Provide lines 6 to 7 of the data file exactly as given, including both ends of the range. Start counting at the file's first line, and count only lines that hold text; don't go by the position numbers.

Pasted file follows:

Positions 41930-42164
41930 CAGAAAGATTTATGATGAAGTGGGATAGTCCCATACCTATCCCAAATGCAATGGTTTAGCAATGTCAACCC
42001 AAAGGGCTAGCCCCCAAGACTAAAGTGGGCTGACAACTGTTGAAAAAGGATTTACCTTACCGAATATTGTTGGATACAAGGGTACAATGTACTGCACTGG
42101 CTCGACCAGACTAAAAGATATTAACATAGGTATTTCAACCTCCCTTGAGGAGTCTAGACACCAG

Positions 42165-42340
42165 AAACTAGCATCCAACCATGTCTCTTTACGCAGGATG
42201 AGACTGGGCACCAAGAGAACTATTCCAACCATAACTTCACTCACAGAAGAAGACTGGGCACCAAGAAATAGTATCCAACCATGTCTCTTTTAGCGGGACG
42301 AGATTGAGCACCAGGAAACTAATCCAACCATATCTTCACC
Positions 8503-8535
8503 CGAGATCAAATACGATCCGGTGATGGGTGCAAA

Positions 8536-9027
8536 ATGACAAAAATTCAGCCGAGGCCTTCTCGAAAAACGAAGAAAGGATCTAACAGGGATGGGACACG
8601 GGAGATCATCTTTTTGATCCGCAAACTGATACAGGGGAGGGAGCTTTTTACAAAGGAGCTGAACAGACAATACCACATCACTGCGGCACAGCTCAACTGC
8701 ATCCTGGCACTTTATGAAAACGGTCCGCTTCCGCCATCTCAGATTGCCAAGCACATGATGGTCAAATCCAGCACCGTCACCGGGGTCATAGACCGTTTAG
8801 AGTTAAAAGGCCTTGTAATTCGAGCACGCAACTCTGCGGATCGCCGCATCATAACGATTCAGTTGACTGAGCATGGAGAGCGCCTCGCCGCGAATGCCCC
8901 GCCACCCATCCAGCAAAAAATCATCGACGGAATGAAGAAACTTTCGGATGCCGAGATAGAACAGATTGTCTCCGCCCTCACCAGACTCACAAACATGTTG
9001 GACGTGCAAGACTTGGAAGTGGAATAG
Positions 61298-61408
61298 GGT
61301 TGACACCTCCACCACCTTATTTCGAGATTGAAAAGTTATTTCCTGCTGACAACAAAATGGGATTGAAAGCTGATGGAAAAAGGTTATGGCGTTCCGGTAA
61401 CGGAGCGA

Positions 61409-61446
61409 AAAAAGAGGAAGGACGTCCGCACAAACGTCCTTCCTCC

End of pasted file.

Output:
42165 AAACTAGCATCCAACCATGTCTCTTTACGCAGGATG
42201 AGACTGGGCACCAAGAGAACTATTCCAACCATAACTTCACTCACAGAAGAAGACTGGGCACCAAGAAATAGTATCCAACCATGTCTCTTTTAGCGGGACG